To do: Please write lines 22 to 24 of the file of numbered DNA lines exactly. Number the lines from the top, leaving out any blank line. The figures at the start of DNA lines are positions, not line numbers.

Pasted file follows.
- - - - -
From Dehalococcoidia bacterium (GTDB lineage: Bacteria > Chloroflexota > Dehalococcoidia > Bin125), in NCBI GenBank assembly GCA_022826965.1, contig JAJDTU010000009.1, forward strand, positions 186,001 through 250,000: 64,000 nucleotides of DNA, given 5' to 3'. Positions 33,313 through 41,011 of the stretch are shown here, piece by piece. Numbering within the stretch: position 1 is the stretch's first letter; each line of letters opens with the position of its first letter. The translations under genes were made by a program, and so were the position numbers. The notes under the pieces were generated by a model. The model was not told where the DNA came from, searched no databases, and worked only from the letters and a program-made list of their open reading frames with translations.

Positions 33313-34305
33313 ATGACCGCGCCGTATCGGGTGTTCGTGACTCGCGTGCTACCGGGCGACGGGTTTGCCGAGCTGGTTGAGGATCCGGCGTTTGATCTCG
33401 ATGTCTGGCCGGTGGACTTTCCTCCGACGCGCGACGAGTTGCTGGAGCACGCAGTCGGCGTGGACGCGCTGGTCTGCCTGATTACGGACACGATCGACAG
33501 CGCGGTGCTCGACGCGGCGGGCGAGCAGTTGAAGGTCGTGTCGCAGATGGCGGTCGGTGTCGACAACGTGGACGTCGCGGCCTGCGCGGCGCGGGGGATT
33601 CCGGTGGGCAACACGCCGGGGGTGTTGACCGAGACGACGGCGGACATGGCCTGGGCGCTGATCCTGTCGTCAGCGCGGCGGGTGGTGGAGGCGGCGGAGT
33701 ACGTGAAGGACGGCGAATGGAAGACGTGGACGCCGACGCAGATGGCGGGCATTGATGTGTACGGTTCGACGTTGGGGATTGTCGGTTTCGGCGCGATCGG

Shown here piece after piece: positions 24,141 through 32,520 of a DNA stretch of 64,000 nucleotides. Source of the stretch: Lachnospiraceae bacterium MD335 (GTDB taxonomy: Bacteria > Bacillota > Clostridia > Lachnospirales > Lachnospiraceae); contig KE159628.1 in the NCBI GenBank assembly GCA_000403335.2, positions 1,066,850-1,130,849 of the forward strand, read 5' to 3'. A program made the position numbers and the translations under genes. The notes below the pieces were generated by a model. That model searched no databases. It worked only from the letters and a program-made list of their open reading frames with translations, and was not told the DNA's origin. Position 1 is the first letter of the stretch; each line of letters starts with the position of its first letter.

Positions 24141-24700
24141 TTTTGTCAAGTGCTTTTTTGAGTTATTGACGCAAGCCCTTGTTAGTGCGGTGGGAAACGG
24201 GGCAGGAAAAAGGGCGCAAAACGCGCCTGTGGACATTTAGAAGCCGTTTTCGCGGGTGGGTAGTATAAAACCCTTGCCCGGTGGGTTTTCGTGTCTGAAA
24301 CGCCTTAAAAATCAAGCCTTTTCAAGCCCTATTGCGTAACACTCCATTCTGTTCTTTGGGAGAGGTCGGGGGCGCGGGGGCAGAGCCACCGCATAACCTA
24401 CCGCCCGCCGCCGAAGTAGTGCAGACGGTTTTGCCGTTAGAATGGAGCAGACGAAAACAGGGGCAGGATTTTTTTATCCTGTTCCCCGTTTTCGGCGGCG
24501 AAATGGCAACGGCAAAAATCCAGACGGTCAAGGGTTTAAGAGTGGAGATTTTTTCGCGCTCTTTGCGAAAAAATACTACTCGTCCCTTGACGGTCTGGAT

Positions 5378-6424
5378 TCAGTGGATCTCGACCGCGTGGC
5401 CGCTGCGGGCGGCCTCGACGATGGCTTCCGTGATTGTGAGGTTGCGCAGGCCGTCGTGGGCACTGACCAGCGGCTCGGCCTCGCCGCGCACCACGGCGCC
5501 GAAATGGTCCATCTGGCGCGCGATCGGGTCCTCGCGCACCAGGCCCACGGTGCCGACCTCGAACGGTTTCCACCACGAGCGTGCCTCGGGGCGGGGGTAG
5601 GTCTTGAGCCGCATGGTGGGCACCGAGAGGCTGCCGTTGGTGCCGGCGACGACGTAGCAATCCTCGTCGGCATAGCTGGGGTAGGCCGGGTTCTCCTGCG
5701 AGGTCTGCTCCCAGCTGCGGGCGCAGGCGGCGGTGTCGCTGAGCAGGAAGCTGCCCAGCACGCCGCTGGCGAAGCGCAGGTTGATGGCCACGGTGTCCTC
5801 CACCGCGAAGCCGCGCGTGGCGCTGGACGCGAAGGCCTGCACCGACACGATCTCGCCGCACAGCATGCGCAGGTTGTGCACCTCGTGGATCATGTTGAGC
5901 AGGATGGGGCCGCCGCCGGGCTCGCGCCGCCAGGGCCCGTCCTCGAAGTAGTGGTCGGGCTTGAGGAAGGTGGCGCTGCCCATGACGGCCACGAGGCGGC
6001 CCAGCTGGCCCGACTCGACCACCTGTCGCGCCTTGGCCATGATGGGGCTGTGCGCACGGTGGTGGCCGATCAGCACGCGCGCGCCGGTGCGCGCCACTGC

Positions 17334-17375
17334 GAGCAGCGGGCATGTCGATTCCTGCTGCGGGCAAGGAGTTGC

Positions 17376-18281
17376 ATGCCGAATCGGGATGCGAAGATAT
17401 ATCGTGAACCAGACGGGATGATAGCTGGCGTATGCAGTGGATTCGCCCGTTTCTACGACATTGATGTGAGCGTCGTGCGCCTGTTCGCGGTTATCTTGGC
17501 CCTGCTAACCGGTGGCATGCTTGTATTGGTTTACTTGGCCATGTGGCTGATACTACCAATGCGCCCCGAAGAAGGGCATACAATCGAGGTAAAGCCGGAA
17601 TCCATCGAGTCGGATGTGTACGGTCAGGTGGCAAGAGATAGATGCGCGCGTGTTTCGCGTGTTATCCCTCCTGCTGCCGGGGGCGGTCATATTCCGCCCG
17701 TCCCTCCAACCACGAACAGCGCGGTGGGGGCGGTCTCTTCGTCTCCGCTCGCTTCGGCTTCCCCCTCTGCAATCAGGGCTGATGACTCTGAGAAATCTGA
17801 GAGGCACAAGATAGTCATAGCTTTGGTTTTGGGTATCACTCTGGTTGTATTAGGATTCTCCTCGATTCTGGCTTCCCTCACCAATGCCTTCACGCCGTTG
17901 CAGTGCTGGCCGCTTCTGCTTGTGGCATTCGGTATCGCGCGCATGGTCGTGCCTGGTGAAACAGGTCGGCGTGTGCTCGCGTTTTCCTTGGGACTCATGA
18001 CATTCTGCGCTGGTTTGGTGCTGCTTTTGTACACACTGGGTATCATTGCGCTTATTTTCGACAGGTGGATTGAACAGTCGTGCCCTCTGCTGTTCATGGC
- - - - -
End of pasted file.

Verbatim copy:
5901 AGGATGGGGCCGCCGCCGGGCTCGCGCCGCCAGGGCCCGTCCTCGAAGTAGTGGTCGGGCTTGAGGAAGGTGGCGCTGCCCATGACGGCCACGAGGCGGC
6001 CCAGCTGGCCCGACTCGACCACCTGTCGCGCCTTGGCCATGATGGGGCTGTGCGCACGGTGGTGGCCGATCAGCACGCGCGCGCCGGTGCGCGCCACTGC

Positions 17334-17375